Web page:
Ohio voters have consistently opposed expansion of gambling in their state, thus putting their racetracks, both thoroughbred and harness, in financial jeopardy.
So, the Ohio Racing Commission is recommending that each of the state’s seven racetracks be allowed to install 2,000 video lottery machines (VLT).
And the plan is to have the legislature, not the voters, act on the proposal.
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Tom Zaino is a racing commission member as well as a former member of the state’s tax commission. He also acts as a consultant to Gov. Ted Strickland, who has consistently opposed gambling expansion.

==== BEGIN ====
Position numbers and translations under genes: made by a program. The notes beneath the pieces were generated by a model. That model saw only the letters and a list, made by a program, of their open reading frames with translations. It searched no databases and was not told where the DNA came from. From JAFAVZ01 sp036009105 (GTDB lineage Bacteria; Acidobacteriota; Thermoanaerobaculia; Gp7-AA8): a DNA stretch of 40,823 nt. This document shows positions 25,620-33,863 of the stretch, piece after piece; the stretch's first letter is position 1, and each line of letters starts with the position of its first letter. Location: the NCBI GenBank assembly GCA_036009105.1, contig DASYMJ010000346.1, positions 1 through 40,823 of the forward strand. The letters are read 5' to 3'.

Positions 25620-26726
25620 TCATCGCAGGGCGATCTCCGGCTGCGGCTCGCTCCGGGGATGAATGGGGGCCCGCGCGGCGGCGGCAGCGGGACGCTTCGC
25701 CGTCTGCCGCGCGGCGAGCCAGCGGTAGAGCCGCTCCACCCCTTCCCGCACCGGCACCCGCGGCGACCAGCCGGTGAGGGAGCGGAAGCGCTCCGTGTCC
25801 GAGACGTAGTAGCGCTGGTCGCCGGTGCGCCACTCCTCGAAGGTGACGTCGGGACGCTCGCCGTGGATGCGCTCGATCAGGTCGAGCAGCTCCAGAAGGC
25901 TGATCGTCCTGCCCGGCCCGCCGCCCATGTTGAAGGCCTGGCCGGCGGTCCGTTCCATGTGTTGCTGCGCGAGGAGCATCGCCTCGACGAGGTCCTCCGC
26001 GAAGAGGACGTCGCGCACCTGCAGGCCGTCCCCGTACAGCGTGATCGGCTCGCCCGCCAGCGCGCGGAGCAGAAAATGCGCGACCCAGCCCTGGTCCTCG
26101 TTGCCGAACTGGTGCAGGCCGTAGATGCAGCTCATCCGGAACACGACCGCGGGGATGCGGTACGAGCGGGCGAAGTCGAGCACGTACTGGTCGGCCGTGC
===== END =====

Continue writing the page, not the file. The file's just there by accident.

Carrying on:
"Five of the seven racetracks will close in the next several years if no action is taken," Zaino warns. Plus, he says, the state could benefit from slots revenues. He sees the machines producing $1 billion 2010 and much more as time goes on.
Under his proposed legislation, each track would pay a $50 million licensing fee, payable over two years. In return, the tracks would keep 50% of the revenues.
Opposing the play is a consortium that seeks to ask voters in November to approve four casinos in the state’s largest cities. So far, each time casino referendums have faced the voters, they have been rejected.